27 Table 3.4.3: Probability Distribution for Life Insurance Outcome \$150 -\$49,850 Probability The expected value for one policy is: E( x ) = \$150( ) + ( \$49,850)( ) = \$ If the company sells 10,000 policies at a profit of \$ each, the total expected profit is \$149.80( 10,000 ) = \$1, 498,000. A game that has an expected value of zero is called a fair game. Example 3.4.4: Expected Value for a Carnival Game A carnival game consists of drawing two balls without replacement from a bag containing five red and eight white balls. If both balls are red you win \$6.00. If both balls are white you lose \$1.50. Otherwise you lose \$1.00. Is this a fair game? What would you expect would happen if you played the game many times? First we need to find the probability distribution. These are conditional probabilities since the balls are drawn without replacement P ( both red) = = =, ( both white) P P = = = ( 1 red and 1 white ) = P( {red then white} or {white then red} ) = P( red then white) + P( white then red) = = = Check that the sum of the probabilities is = = Thus, the probability distribution is valid and is shown below: Page 101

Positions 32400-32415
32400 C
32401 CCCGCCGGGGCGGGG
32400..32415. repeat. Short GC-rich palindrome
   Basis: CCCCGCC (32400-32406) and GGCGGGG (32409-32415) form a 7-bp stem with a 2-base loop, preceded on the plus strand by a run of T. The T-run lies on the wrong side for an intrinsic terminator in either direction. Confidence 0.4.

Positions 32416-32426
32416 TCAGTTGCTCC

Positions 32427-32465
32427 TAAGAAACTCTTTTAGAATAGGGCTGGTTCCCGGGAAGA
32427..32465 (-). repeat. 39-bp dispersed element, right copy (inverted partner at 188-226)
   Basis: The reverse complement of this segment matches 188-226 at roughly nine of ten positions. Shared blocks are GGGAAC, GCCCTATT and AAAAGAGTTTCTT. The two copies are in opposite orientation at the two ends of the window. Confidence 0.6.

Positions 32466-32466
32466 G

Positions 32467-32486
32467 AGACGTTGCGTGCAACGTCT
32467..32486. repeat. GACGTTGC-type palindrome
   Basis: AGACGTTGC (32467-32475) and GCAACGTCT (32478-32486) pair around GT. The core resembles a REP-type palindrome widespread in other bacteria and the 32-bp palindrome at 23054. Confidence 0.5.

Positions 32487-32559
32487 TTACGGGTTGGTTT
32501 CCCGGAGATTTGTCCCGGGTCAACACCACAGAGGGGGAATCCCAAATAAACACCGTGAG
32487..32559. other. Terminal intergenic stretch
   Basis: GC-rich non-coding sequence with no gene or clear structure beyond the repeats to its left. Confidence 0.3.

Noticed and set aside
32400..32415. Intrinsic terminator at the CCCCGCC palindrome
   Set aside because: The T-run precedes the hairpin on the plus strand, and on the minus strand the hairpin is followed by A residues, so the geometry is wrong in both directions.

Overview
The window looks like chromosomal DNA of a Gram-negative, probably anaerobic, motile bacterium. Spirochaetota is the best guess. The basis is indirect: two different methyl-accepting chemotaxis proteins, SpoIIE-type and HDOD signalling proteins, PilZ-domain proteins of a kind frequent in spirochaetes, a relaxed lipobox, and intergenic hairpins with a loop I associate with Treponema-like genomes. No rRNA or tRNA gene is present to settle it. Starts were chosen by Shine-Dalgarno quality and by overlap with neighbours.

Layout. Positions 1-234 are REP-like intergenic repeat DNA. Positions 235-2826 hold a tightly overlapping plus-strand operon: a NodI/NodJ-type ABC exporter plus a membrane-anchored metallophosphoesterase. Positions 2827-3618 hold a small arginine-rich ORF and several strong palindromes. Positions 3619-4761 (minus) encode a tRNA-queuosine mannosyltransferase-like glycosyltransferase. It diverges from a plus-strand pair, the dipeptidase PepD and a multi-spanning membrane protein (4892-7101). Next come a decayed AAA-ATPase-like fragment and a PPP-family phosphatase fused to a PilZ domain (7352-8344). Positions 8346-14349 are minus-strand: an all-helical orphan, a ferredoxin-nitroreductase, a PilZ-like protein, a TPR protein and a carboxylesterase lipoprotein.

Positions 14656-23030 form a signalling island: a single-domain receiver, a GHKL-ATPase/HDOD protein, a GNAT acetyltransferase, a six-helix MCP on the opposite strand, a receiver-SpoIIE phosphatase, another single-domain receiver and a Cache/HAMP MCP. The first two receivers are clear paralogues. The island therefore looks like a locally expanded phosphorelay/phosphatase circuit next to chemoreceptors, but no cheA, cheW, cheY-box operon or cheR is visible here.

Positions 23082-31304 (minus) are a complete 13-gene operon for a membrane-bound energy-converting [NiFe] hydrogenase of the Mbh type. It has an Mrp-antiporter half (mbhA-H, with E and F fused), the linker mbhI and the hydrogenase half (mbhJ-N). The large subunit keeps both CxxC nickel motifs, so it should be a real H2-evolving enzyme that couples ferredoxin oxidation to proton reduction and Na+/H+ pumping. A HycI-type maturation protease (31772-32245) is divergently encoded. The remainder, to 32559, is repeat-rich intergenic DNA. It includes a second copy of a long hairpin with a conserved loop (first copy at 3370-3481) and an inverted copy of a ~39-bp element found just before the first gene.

28 Table 3.4.4: Probability Distribution for a Carnival Game Outcome Win \$6.00 Lose \$1.50 Lose \$1.00 Probability E = Now find the expected value: ( ) ( ) ( ) Since the expected value is not zero this is not a fair game. Drawing two balls out of the bag is a random experiment so we cannot predict what will happen if we play the game once. We can predict what will happen if we play the game many times. We would expect to lose an average of \$0.28 for every game we play. That means that the carnival will make an average of \$0.28 for every game played. In this example we would refer to the carnival as the house. Have you ever wondered how casinos make money when they advertise a 99% payback on their slot machines? The games in a casino are not fair games since the expected value is not zero. The expected value of the game for a gambler is a small negative number like -\$0.01. For a particular game the gambler may win or the gambler may lose. It s a random experiment and we cannot predict the outcome. What we can predict is what will happen if the gambler continues to play the game many times. If the expected value is - \$0.01, the gambler will expect to lose an average of \$0.01 for every game played. If he/she plays 100 games, he/she will expect to lose 100(0.01) = \$1.00. Every penny the gambler loses the casino keeps. If hundreds of gamblers play hundreds of games each, every day of the year all those pennies add up to millions of dollars. The casino is referred to as the house and the \$0.01 that the house expects to win for each game played is called the house edge. The house edge is the amount that the house can expect to earn for each dollar bet. Figure 3.4.5: Roulette Wheel (Ogle, 2009) Page 102